2 min read
New Report: “Between Hope and Despair: A Way forward after the Koblenz Trial”
Anwar Raslan entering the courtroom in handcuffs on December 2, 2021 (c) AFP/Pool/Thomas Frey

New Report: “Between Hope and Despair: A Way forward after the Koblenz Trial”

This year, the world witnessed the conclusion of the first trial of former Syrian government officials in Koblenz, Germany. Based upon its detailed trial monitoring – as well as the results of a new public survey on victims’ participation in the trial – SJAC has assessed the trial’s contribution to justice for Syrians and offers recommendations to improve universal jurisdiction trials, including a proposal to create a specialized chamber within the German judiciary.

While the first verdict in this case was already handed down on February 24, 2021, it took almost another year to complete the trial with the guilty verdict against the higher-ranking of the two defendants, Syrian intelligence Colonel Anwar Raslan. In light of the historic dimension of the Koblenz Trial, one must, however, not overlook persisting shortcomings in domestic criminal procedure and practice of international criminal law in delivering transparent and timely justice.

One year into the Koblenz Trial, the Syria Justice and Accountability Centre (SJAC) conducted a first analysis of the proceedings, based on its detailed trial monitoring. Following the conclusion of the Koblenz Trial earlier this year, the SJAC’s report “Between Hope and Despair: A Way forward after the Koblenz Trial” provides an in-depth victim-centered analysis of the proceedings, based on SJAC’s trial monitoring and survey on the public perception of the trial. The report highlights the need for transparent court proceedings by providing public access to Arabic language interpretation and multilingual outreach. Additionally, it highlights the struggles of survivors of atrocity crimes in relation to insufficient witness protection and psychosocial support during in-court testimonies and during the investigation phase. Although some improvement in these areas was observed throughout the trial proceedings, structural hurdles and lack of resources for prosecution offices and the judiciary continue to delay transparent justice for Syrians and hinder the effective contribution of universal jurisdiction proceeding to transitional justice for Syria. The report concludes with concrete, actionable recommendations for policy and lawmakers as well as the judiciary in Germany and beyond.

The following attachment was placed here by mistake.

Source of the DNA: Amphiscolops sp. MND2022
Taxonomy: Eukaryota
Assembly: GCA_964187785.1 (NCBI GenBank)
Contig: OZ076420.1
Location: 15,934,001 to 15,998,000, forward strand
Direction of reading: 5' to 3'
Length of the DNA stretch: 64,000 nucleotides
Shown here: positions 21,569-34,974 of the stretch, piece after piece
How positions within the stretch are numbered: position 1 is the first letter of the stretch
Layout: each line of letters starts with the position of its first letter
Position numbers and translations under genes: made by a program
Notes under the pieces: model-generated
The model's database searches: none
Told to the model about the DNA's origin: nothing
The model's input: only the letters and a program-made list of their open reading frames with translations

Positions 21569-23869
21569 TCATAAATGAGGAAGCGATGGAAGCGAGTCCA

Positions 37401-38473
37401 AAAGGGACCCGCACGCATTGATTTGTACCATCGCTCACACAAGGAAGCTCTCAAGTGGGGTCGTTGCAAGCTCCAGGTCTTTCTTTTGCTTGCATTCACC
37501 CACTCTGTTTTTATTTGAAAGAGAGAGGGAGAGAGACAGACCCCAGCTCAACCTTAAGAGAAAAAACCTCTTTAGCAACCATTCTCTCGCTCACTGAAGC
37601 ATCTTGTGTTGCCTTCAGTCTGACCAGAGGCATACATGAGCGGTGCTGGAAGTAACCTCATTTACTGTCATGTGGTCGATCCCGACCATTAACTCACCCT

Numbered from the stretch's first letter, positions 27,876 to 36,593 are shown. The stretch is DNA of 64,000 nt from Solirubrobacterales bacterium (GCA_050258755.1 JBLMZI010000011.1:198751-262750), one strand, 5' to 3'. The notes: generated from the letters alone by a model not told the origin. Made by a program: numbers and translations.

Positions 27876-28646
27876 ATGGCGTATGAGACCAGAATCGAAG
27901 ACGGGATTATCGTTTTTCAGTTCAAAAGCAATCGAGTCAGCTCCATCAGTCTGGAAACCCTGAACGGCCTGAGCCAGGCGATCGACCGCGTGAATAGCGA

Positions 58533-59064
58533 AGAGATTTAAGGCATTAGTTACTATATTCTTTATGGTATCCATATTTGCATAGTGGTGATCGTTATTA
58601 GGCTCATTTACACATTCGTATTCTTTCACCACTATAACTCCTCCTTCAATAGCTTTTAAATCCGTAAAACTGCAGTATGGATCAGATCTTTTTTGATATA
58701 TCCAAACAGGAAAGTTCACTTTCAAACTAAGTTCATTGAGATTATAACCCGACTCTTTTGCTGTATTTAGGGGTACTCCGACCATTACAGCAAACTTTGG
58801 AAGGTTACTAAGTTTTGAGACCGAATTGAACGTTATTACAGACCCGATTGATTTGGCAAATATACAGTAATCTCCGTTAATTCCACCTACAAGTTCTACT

The Report is launched in the midst of a new trial of a former government affiliate and doctor at Syrian military hospitals. The trial of Alaa M. started in Frankfurt, Germany, only one week after the final verdict in the Koblenz trial. It is off to a slow start as numerous trial days have already been cancelled due to illness. Nonetheless, the trial sends a strong sign from German prosecutors and investigators that providing justice for Syrians and fighting against impunity for international crimes remain priorities.

Nonetheless, the judges’ competing obligations following from several complex trials falling within the jurisdiction of the Higher Regional Court in Frankfurt, and the need to simultaneously conduct all of them in a timely manner, unveils the need for a centralized domestic court dedicated to terrorism and international crimes trials. Such a centralized chambers could overcome persistent underfunding and staff shortage within the German judiciary in general, and particularly in relation to the special needs of international trials. Investigations into international crimes committed abroad, be they in Syria or Ukraine, are only meaningful when trials are conducted in a timely and transparent manner. This is the case for all universal jurisdiction proceedings, in Germany and elsewhere.

You can read more about this and other recommendations and insights in SJAC’s newest report “Between Hope and Despair: A Way forward after the Koblenz Trial,” available to view and download here.


For more information or to provide feedback, please contact SJAC at [email protected] and follow us on Facebook and Twitter. Subscribe to SJAC’s newsletter for updates on our work